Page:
How do you ask a 90-year-old client to give up total control of her assets?

Recently I had a meeting with a long-term client (let’s call her Susan) and her out-of-state nephew in which the nephew and I asked her to resign as the trustee of her own revocable trust.

This is a tough conversation to have. In effect, we were asking her to transfer control of all of her money to her nephew. Susan agreed to do this, but only because she trusts my advice. Talk about responsibility.

Let me provide a little background. Susan hired me as her financial adviser just after the dot-com bust. She was recently widowed. Her husband had put their investments 100% in stocks. Her stocks were dropping in value a lot, she was scared, and she didn’t know what to do. She has no children and wanted most of her money to go to charity when she passed. (Susan was one of the inspirations for a book I wrote: RINKs — Retired, Independent, No Kids.)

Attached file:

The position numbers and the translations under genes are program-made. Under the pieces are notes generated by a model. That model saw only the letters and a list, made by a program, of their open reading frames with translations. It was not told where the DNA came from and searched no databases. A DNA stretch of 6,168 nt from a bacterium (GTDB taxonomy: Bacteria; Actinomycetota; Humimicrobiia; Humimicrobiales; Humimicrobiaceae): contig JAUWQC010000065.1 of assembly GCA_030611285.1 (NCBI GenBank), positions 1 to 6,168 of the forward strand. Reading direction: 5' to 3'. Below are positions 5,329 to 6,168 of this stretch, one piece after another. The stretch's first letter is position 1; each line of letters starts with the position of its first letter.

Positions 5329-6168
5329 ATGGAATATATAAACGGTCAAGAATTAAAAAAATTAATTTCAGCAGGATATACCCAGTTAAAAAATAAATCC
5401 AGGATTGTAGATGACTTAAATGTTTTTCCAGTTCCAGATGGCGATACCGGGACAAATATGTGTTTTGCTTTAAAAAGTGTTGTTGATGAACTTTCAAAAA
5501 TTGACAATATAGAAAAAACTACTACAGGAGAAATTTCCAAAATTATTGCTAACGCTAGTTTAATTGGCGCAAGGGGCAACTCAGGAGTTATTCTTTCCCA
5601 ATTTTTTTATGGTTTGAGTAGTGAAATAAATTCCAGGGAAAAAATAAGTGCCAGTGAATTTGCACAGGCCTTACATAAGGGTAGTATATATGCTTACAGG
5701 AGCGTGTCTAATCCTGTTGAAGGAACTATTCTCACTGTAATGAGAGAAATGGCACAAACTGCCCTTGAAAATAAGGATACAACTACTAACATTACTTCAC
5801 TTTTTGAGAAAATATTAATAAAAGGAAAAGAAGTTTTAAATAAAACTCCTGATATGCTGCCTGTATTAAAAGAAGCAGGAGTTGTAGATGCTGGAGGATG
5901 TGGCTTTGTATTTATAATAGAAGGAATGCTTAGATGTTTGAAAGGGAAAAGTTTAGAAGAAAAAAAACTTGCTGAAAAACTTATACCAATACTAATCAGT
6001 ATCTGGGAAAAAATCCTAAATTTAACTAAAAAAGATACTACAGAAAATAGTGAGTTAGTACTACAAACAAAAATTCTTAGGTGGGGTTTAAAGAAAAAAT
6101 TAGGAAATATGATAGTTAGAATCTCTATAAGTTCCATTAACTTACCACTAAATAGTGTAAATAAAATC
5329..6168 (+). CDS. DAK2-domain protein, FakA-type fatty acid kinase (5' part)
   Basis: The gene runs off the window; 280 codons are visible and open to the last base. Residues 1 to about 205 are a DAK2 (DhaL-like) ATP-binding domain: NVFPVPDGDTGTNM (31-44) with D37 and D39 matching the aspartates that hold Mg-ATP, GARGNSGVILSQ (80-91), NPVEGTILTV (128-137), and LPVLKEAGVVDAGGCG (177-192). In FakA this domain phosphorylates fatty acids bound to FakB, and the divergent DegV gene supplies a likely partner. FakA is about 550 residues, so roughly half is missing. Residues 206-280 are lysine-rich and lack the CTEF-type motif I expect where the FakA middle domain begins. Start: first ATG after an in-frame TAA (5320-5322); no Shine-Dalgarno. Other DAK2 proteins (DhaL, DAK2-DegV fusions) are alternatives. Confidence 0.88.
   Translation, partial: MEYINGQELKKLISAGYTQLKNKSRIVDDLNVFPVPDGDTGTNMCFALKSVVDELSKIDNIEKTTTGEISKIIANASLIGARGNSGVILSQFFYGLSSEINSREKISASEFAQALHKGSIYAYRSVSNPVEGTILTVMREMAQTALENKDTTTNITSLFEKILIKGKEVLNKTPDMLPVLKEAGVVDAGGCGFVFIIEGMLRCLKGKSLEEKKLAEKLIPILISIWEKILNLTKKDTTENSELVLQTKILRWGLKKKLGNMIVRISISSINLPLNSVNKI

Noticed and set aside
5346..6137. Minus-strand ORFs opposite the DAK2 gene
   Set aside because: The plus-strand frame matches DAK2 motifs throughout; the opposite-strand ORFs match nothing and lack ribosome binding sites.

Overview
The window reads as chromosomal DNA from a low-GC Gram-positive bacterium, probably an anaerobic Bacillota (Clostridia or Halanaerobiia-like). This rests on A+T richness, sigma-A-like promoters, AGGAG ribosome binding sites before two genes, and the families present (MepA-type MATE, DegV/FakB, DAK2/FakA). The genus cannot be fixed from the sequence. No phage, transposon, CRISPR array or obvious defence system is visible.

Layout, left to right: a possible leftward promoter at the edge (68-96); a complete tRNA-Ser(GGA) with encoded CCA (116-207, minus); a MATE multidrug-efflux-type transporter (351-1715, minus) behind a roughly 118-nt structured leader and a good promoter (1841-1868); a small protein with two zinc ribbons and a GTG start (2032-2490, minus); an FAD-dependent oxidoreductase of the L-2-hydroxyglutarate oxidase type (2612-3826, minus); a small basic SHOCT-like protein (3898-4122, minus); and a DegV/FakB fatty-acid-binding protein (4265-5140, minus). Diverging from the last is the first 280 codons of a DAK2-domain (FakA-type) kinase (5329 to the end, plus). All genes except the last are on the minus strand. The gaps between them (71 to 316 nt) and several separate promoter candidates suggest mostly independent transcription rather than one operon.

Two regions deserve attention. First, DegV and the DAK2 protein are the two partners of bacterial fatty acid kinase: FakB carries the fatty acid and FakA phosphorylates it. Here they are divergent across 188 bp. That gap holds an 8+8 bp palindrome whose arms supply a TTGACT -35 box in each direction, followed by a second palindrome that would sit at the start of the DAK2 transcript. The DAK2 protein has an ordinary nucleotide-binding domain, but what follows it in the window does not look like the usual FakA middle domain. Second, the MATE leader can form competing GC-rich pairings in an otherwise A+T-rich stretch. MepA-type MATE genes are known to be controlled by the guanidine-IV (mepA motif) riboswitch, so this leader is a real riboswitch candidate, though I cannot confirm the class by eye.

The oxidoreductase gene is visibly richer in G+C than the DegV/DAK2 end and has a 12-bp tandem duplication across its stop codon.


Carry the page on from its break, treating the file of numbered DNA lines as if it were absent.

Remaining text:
We created charitable remainder trusts for Susan, which established annuities for her and helped diversify her portfolio tax-efficiently. We set up a revocable trust for the rest of her assets. With no children, she made one of her nephews a successor trustee for her trusts.

Susan’s investments have grown nicely over the years, and running out of money was never an issue. The issue was her declining health. She moved to a very nice assisted living residence, and we made sure most of her bills were automatically paid because she was becoming confused about money and forgetting to pay some bills. Her tax attorney had been suggesting to me and her nephew that it was time Susan stepped down and let someone else control her finances. I was resistant. I pushed back. My biggest concern: Would Susan be taken advantage of?